Review of Dead or Alive Xtreme 3

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Play Asia recently gifted me a discount voucher, which I opted to spend on Dead or Alive Xtreme 3 – a game that Koei Tecmo refused to release in the West. In this politically correct climate they must have been concerned that the game would attract bad PR from the social justice brigade. That logic I fail to understand, given that the raunchier Senran Kagura titles get localized over here without much fanfare. Presumably the sight of ladies relaxing at the beach is offensive, but they have no qualms about players assaulting women in the mainline DOA fighting games. Forget about Middle East travel bans. To protect society from the ills of bikinis we should bar all flights to the Costa del Sol and Hawaii!

OVERVIEW

In this Dead or Alive spin-off players pick their favourite female, from Team Ninja’s fighting game franchise, and help her have a fun fortnight at a tropical resort. To raise your waifu’s satisfaction level you can buy her trinkets or participate in various mini-games. Out of the six activities on offer, beach volleyball is by far the most challenging. If you prefer a more casual way of accruing experience points and cash I recommend giving rock climbing a bash. To conquer the cliff face all you need do is clear a few quick time events. Just be sure to keep your eyes on the button prompts and not the babe in a swimsuit that is recklessly ascending the wall, without a safety rope or shoes.

Those of you who prefer competitive pursuits can try Butt Battle instead, which is pretty much a poor man’s Keijo. Alternatively you can race in the Beach Flag event. Pound the X button to run faster, akin to the NES days of Track N Field, and pray that your controller doesn’t break in the process. Another mini-game of note is Tug of War, where you pull on a rope until your opponent is dragged off their platform and into the pool. The victor is rewarded with cash and the loser screams in agony as their eyes get scorched with chlorine. Out of all the games on offer Pool Hopping is my favourite. The aim is to traverse the body of water by bouncing off foam blocks. Bonus points are awarded if you press the face button that matches the colour of the block you are stepping on.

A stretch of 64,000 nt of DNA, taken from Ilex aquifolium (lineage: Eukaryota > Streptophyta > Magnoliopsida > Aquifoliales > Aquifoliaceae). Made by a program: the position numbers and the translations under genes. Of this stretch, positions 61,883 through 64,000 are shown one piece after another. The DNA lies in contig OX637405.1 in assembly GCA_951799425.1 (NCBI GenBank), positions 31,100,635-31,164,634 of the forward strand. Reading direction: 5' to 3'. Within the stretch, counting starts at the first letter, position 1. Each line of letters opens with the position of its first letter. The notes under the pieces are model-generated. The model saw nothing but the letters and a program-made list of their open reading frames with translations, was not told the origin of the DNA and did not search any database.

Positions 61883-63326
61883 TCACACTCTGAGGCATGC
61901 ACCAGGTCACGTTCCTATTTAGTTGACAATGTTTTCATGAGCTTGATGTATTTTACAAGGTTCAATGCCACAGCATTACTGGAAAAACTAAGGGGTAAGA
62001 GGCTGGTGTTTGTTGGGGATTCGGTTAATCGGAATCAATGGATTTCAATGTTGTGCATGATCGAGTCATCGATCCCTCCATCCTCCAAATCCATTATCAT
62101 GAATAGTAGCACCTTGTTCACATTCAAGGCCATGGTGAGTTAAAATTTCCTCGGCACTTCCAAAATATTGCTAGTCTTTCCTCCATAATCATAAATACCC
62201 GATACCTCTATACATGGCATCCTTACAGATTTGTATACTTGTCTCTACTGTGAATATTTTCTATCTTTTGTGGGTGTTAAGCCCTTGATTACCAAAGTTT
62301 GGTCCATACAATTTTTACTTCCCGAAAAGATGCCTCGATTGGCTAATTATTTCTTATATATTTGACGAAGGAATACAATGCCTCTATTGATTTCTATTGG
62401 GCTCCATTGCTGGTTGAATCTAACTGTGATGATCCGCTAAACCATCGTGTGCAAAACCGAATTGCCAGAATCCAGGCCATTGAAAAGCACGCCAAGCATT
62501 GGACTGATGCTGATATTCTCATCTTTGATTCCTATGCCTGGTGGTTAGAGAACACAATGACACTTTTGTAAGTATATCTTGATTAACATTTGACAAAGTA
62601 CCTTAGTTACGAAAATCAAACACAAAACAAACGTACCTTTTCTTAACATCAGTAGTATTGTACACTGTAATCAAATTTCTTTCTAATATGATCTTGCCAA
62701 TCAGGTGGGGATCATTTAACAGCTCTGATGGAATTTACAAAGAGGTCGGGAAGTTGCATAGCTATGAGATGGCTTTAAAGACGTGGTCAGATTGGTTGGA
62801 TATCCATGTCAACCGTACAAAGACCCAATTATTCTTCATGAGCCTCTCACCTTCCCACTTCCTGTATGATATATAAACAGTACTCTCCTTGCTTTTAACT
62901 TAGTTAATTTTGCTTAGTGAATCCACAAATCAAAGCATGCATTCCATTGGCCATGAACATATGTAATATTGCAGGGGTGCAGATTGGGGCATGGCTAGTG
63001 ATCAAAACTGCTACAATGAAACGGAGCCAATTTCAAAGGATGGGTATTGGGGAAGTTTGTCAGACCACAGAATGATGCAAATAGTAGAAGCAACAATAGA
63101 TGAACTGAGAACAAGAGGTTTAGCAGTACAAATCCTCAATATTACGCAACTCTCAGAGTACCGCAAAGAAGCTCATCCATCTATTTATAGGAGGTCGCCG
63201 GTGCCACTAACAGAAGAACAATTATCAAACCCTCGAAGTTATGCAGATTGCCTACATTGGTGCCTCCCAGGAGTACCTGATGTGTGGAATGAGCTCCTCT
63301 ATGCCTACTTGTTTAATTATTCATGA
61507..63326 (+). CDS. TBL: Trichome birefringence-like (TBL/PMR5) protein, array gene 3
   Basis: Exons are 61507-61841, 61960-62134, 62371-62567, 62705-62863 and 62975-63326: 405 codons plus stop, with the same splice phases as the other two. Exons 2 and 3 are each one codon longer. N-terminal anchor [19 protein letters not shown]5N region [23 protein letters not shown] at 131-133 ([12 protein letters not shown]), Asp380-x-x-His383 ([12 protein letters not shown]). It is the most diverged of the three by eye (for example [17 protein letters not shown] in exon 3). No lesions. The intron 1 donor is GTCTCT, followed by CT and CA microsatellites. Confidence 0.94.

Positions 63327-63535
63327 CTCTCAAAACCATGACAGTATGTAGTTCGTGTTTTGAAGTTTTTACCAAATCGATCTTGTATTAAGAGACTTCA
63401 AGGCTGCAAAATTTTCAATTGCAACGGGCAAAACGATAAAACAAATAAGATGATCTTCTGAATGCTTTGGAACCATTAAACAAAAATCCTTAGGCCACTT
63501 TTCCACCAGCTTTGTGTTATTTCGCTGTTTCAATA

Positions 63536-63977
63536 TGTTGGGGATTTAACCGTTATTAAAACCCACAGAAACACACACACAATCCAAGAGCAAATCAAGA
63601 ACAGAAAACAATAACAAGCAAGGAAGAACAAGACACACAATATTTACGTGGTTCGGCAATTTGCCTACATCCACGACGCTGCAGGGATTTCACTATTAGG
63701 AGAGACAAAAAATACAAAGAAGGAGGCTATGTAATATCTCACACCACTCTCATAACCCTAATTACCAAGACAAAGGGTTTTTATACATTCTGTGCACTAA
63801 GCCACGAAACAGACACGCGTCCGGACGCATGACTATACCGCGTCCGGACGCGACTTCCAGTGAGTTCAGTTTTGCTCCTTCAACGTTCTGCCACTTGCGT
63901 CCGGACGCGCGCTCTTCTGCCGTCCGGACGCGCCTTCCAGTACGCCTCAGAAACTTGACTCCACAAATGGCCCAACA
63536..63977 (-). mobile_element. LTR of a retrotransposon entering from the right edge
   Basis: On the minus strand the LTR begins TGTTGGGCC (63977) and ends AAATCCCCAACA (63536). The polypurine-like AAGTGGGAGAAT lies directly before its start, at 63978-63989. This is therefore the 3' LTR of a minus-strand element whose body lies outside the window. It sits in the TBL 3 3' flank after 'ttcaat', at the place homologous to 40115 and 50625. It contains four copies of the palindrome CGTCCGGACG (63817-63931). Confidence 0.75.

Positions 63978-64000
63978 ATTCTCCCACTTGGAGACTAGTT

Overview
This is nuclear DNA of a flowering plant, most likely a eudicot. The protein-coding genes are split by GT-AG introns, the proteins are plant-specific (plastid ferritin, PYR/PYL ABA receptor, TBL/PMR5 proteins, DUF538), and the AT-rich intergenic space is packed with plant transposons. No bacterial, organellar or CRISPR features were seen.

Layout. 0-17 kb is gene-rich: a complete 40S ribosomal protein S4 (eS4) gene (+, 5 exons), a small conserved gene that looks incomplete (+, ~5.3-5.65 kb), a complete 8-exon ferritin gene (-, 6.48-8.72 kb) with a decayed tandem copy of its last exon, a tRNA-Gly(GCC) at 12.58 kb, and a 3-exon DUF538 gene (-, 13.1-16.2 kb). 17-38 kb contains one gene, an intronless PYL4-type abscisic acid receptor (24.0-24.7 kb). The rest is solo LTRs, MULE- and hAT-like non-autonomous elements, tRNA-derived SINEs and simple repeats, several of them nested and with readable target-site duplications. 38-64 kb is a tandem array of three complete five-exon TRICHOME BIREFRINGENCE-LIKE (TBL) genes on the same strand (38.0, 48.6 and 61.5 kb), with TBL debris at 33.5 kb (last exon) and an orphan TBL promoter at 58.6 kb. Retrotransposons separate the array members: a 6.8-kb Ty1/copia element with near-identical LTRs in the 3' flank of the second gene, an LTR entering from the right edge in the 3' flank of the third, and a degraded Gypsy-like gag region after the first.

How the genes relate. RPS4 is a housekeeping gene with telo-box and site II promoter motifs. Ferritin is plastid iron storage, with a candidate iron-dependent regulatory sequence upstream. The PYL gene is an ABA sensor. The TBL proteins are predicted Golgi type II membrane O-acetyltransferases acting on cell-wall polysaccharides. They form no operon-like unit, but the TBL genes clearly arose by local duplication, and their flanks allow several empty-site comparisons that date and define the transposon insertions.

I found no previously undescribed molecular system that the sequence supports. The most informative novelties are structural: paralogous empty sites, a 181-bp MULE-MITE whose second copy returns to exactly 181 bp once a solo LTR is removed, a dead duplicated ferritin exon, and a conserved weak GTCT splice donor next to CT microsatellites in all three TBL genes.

VERDICT

My rating for Dead or Alive Xtreme 3 Venus is three stars. If you desire a fun mini-game collection, which is rich in eye candy, this title is worth an import. Don’t worry about the language barrier, because the Asian version comes complete with English subtitles. Xtreme 3 boasts an impressive number of collectables (mostly bathing attire) and gorgeous visuals. Even on the humble Vita the character models are beautiful. I’m sure that the PlayStation 4 version looks even prettier, but I don’t regret my purchase. Sacrificing graphical fidelity for portability is worth it. I can now play DOA on the commute to work… and get weird looks from the strangers sitting next to me on the bus.